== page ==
Advice

  • Always use clean containers and clean water. It reduces bacterial growth. If there are many bacteria, they block the cut part of the stem and the flower cannot continue its normal life. The flower does not absorb water or the nutrients in it. We recommend washing vases and other containers by hand with chlorine-containing detergents.
  • Before putting flowers that have been out of water for more than 20 – 30 minutes into a vase, cut the stem at an angle with a sharp knife (dip the knife in water before cutting them – this way, air does not enter the capillaries). After cutting the flower stems, immediately put the flowers in water! If you do not put the flower in water, the cut part of the stem can close up in less than a minute.
  • When cutting the stem, do not use scissors – they compress the capillaries.
  • When putting the flowers in a vase, make sure that the leaves are out of the water. The leaves secrete phenol, helping to block the effect of capillaries, preventing the development of buds, and accelerating fading. In addition, leaves are a good growing area for microorganisms.
  • Hard, calcareous water shortens the time of the flower looking fresh. If you live in an area where the water is hard, you can use water softeners or add citric acid to the water.
  • Excess sodium in water is harmful to carnations and roses; excess fluorine is not suitable for gerberas, gladioli, and freesias.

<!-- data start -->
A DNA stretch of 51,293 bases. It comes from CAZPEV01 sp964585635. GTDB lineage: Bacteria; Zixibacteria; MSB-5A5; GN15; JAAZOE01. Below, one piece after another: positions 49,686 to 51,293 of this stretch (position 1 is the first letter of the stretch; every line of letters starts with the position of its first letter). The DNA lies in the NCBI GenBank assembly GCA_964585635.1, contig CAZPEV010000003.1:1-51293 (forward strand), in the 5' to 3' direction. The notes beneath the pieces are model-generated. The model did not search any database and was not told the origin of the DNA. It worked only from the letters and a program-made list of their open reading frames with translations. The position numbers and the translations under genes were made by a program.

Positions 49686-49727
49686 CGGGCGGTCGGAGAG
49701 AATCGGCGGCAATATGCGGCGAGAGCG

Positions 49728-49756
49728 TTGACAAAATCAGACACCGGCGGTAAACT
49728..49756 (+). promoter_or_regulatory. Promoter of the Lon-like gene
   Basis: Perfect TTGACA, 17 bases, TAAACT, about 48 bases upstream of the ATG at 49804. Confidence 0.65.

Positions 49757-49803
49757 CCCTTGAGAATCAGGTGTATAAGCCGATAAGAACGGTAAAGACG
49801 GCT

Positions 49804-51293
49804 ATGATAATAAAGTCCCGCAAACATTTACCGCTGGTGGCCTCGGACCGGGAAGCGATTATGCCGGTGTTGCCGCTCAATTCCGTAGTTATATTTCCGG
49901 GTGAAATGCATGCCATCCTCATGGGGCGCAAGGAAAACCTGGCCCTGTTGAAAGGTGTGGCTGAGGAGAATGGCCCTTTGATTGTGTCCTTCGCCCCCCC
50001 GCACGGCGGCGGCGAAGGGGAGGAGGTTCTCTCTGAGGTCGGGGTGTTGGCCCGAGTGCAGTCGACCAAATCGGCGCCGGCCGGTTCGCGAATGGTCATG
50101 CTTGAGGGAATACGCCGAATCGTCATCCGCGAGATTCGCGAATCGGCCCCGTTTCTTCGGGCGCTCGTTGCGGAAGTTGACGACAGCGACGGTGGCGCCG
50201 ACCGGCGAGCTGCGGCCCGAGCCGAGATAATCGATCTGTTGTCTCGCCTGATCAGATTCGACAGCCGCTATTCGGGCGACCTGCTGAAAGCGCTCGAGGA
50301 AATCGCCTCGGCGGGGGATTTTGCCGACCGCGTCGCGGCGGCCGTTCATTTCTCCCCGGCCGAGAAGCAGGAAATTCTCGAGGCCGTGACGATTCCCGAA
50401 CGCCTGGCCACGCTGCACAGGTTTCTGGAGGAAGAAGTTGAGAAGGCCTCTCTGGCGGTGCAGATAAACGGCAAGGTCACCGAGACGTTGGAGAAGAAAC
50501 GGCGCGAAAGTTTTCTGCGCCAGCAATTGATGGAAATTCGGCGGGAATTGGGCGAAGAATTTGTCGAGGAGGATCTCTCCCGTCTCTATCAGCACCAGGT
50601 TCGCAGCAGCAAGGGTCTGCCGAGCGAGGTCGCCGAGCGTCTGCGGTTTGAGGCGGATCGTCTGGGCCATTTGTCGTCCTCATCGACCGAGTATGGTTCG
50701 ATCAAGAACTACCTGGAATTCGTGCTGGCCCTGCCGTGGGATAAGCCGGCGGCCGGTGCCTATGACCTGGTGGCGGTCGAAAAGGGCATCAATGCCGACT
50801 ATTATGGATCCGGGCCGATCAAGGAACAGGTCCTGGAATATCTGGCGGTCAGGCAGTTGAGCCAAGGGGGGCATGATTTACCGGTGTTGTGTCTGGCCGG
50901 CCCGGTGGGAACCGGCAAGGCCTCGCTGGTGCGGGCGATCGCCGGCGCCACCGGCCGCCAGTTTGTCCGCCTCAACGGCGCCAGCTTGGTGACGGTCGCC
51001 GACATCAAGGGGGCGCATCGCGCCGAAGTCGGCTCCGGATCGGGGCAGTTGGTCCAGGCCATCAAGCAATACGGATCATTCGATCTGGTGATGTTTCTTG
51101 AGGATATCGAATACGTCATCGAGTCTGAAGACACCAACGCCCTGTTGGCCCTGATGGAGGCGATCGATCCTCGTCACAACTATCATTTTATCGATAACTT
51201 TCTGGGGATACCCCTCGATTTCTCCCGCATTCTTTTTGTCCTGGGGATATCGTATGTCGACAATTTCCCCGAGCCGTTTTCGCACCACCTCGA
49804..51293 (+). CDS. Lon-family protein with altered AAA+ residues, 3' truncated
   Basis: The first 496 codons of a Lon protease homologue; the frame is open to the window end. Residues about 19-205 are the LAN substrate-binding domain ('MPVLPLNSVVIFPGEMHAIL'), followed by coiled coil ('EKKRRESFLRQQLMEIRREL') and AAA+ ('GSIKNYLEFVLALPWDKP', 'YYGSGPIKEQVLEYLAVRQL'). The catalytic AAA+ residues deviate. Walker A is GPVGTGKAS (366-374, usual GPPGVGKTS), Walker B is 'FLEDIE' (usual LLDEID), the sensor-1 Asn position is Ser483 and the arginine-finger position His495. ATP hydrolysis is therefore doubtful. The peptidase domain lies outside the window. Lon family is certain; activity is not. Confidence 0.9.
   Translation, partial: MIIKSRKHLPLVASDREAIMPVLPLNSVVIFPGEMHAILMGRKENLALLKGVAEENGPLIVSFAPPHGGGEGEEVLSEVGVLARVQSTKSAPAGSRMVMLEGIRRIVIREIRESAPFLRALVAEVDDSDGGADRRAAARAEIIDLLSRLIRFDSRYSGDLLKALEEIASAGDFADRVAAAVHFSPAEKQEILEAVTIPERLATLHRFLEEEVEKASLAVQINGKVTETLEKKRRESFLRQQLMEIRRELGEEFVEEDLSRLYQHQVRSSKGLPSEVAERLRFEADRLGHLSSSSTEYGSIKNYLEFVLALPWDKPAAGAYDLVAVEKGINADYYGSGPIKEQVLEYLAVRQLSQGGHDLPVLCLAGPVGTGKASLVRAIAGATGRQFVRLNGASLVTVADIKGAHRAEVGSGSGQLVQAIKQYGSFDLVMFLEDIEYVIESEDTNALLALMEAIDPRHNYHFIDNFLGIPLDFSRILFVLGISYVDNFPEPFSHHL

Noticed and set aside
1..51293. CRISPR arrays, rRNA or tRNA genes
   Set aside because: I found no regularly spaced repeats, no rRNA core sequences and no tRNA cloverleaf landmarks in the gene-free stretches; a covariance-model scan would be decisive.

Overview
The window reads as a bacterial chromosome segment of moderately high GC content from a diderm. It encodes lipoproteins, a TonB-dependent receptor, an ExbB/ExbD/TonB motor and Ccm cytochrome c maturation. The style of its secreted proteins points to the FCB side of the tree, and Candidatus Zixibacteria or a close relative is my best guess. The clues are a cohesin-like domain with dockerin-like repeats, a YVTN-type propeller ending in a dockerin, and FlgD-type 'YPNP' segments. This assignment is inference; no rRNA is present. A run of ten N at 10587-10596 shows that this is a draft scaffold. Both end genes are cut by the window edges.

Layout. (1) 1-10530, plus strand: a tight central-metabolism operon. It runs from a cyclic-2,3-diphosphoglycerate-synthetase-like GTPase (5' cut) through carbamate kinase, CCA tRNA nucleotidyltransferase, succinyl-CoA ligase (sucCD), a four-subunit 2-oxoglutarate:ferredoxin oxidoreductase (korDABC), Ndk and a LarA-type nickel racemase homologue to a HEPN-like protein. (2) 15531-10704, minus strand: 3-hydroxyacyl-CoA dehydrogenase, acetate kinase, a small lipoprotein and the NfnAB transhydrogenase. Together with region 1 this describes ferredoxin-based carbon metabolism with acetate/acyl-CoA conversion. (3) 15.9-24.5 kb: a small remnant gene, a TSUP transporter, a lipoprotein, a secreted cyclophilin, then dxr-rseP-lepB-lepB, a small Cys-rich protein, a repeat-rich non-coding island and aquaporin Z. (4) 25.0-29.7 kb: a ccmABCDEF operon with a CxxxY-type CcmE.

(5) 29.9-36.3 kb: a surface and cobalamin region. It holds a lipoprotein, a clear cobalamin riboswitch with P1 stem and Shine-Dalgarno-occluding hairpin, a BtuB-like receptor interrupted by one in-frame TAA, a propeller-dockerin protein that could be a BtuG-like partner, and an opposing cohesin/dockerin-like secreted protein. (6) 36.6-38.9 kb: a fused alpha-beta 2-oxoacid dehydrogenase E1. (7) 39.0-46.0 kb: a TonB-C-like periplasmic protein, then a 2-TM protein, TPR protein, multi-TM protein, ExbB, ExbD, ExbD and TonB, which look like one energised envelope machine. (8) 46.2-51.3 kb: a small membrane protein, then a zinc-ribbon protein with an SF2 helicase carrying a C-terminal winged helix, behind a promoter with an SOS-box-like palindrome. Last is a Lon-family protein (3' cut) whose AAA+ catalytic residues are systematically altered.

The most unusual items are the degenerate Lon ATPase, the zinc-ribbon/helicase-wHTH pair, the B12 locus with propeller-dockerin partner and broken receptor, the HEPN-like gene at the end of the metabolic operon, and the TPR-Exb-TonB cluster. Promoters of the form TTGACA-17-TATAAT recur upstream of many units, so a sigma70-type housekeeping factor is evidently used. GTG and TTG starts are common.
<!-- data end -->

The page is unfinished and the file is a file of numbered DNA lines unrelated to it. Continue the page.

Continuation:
• Cut flower preservatives (for example ‘Chrysal’) greatly lengthen the lifespan of cut flowers, promote their growth, and slow down the growth of bacteria in the water.
  • When bringing flowers to your home, avoid major changes in temperature. In winter, leave the cold flowers to a chilly room (about 15 degrees) for a while before putting them in a heated room.
  • Never leave flowers in a car or other places that are too hot. If your trip lasts longer than half an hour, ask the florist to put the cut flowers in moist paper. Putting the flowers in the paper properly will make them last significantly longer.
  • Do not leave the flowers in a draught. For example, when transporting them, place them in some paper or cellophane.
  • Make sure that the room is ventilated enough. Cut flowers emit ethylene – a plant hormone that blocks capillaries in large quantities and prematurely decomposes flower cells. In order to avoid excessive concentrations of it, normal air movement is required.
  • The concentration of ethylene is increased by cigarette smoke, exhaust gases, and nearby ripe fruit, especially strawberries, tomatoes, and bananas. Lilies of the Nile, snapdragons, bouvardias, bellflowers, larkspurs, spurges, baby’s-breaths, lilies, carnations, phloxes, and blue throatworts are particularly sensitive.
  • Avoid temperatures below freezing point (0 degrees). Some flower types may die in seconds at this temperature.